Friday, December 19, 2008

Picker on the Auto Bailout II
Mike Rappaport

Randy Picker has a new post on the legality of the auto bailout under TARP.  I continue to disagree with his argument.   

The statute says that the recipient of funds must be a financial institution, which is defined as an institution, including but not limited to, a list of classic financial institutions such as banks and insurance companies.

Randy’s argument comes down to this: we must understand the statute simply by focusing on the word “institution.”  If that includes an auto company, then they are covered.  I just think this is mistaken.  One must read a statute as a whole, and all the more so, one must read a provision as a whole.  A provision that limits funds to financial institutions, defined as institutions including but not limited to a list of classic financial institution should not be read the same as a statute that merely said funds are limited to institutions.

For my other posts on this subject, see here and here.

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Mike Rappaport



I agree with your Chevron analysis and that the key langauge is "Financial institution" vice institution.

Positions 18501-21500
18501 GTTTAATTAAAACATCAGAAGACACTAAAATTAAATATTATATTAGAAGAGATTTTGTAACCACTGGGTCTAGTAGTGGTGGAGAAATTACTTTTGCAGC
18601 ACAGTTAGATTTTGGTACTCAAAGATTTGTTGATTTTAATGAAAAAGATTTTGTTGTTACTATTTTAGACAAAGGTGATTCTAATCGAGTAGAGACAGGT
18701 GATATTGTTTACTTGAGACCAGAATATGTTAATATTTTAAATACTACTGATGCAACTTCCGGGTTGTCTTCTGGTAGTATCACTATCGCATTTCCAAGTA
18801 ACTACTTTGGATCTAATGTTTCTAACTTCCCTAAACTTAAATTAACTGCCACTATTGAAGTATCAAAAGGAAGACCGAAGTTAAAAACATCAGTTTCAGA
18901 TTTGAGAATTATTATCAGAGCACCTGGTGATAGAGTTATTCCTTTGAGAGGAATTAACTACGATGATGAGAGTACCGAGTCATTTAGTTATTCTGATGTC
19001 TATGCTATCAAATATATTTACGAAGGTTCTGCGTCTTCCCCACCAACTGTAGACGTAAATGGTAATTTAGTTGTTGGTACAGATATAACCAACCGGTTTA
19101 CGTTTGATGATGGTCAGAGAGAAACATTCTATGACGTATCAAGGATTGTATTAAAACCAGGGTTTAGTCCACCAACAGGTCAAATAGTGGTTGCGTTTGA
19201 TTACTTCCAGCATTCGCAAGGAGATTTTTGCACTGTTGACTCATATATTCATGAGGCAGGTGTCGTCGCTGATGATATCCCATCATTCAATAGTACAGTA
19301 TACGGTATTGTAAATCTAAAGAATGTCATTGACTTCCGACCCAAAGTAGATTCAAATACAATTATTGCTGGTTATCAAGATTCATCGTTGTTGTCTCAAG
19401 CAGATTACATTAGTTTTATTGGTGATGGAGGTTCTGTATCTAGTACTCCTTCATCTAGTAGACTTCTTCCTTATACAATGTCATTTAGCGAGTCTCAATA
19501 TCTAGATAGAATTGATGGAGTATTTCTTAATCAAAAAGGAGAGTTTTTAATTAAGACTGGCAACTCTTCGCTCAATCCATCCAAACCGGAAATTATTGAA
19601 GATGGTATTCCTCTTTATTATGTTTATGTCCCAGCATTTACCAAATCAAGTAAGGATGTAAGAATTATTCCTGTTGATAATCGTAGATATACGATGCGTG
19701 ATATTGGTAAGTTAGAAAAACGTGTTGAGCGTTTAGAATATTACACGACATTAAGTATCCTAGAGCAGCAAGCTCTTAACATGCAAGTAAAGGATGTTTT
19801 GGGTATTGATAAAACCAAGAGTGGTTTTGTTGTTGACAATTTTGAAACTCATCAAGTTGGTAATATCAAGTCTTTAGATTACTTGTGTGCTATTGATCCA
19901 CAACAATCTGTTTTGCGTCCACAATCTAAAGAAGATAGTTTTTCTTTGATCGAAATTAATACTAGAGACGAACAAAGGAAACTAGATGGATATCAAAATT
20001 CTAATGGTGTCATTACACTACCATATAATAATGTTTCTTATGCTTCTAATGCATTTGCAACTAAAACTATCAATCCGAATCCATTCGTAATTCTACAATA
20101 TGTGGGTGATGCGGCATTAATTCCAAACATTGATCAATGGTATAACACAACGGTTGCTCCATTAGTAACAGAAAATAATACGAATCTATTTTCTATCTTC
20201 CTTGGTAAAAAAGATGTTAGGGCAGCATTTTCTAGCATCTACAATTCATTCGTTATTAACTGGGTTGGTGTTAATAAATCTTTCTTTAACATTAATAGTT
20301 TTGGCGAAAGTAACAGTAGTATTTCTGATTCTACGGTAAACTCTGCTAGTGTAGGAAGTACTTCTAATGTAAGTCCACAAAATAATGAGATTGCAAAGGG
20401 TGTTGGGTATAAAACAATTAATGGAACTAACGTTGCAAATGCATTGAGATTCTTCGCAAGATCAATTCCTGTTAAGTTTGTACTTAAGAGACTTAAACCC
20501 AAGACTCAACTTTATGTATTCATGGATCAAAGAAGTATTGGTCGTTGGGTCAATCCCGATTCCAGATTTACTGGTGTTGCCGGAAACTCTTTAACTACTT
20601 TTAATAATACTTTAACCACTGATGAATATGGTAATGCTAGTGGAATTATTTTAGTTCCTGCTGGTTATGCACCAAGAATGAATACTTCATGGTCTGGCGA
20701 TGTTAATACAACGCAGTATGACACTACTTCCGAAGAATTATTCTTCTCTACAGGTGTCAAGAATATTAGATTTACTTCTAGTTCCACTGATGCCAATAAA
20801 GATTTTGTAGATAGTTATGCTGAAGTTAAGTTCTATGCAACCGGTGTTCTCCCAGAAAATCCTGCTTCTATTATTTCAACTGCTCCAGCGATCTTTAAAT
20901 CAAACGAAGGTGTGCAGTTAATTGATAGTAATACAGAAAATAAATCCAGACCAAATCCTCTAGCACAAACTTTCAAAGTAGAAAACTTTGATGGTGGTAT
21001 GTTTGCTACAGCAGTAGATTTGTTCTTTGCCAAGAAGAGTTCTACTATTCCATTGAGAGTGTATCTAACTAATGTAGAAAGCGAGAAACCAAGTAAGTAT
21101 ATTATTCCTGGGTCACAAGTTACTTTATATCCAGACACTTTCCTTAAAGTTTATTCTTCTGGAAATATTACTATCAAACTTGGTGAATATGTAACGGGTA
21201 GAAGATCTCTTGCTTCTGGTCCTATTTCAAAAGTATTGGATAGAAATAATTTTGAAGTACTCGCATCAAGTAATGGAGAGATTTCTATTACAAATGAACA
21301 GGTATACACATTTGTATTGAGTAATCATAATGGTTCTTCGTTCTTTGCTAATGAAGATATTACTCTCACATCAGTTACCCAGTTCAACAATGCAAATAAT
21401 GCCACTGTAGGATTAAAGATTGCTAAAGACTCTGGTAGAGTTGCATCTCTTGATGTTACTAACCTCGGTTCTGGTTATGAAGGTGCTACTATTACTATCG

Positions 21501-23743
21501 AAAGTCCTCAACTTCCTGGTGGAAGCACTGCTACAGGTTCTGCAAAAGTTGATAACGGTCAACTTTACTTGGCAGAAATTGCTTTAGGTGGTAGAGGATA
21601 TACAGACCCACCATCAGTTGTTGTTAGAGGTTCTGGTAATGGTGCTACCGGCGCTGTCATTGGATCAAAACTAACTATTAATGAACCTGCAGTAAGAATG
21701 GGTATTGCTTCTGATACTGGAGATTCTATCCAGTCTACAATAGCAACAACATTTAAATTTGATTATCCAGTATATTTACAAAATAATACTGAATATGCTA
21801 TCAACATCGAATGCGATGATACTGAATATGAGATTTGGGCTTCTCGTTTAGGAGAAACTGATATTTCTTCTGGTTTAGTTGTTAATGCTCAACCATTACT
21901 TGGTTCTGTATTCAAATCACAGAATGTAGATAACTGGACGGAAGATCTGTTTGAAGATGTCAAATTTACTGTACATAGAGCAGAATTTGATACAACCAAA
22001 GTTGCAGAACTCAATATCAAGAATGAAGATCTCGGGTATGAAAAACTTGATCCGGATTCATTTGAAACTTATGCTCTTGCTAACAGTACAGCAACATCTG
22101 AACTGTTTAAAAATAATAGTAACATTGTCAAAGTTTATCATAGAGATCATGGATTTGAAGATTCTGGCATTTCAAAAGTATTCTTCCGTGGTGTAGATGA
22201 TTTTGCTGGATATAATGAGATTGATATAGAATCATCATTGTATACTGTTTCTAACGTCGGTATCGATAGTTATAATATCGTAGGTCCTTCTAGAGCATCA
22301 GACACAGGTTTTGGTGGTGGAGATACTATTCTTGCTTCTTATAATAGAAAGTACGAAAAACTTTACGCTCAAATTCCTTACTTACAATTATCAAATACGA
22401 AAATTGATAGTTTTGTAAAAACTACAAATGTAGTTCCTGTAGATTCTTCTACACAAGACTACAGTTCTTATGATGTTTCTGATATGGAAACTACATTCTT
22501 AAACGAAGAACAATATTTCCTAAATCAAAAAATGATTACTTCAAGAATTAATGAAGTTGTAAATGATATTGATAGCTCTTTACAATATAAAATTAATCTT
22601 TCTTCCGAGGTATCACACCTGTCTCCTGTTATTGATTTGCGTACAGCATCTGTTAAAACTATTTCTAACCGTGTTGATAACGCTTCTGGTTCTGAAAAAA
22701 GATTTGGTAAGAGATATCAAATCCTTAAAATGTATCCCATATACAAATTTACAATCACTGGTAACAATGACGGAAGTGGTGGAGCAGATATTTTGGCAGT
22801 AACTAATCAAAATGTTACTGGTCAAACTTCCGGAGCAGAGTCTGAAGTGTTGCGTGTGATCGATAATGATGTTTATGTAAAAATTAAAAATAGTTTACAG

Would you think the other recipients of the original $700B bailout would have standing to sue as they would be harmed directly by a diversion of funds, as opposed to 'taxpayer' type standing which would not see any litigation? There would be imminancy since any loss of funds could be harmful in the current economic situation. There would be a remedy since the courts could prevent the funds from being sent to the auto industry.

Posted by: Gregory Saybolt | Dec 19, 2008 7:44:23 PM

Greg: It has been a while since I looked at those cases, but my understanding is that merely potential recipients of money from the fund would not be good enough to justify standing.

Posted by: Mike Rappaport | Dec 23, 2008 11:27:52 PM